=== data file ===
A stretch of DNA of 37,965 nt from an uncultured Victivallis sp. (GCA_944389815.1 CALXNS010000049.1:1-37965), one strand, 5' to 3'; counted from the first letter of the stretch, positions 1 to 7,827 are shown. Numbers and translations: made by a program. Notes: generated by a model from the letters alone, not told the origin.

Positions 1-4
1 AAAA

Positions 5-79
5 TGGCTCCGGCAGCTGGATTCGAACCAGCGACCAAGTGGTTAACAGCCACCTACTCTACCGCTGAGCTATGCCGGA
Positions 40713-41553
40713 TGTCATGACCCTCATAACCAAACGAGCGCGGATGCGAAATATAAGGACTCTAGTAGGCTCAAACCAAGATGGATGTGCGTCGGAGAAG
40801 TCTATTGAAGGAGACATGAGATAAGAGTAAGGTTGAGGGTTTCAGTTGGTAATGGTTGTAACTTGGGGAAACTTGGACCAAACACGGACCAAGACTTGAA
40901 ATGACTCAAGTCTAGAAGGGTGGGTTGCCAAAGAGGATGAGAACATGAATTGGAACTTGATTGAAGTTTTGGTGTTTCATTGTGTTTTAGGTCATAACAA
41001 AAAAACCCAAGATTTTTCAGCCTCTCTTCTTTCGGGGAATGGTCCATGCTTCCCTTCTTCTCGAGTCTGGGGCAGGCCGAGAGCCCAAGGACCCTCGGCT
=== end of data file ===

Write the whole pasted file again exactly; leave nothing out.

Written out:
A stretch of DNA of 37,965 nt from an uncultured Victivallis sp. (GCA_944389815.1 CALXNS010000049.1:1-37965), one strand, 5' to 3'; counted from the first letter of the stretch, positions 1 to 7,827 are shown. Numbers and translations: made by a program. Notes: generated by a model from the letters alone, not told the origin.

Positions 1-4
1 AAAA

Positions 5-79
5 TGGCTCCGGCAGCTGGATTCGAACCAGCGACCAAGTGGTTAACAGCCACCTACTCTACCGCTGAGCTATGCCGGA
Positions 40713-41553
40713 TGTCATGACCCTCATAACCAAACGAGCGCGGATGCGAAATATAAGGACTCTAGTAGGCTCAAACCAAGATGGATGTGCGTCGGAGAAG
40801 TCTATTGAAGGAGACATGAGATAAGAGTAAGGTTGAGGGTTTCAGTTGGTAATGGTTGTAACTTGGGGAAACTTGGACCAAACACGGACCAAGACTTGAA
40901 ATGACTCAAGTCTAGAAGGGTGGGTTGCCAAAGAGGATGAGAACATGAATTGGAACTTGATTGAAGTTTTGGTGTTTCATTGTGTTTTAGGTCATAACAA
41001 AAAAACCCAAGATTTTTCAGCCTCTCTTCTTTCGGGGAATGGTCCATGCTTCCCTTCTTCTCGAGTCTGGGGCAGGCCGAGAGCCCAAGGACCCTCGGCT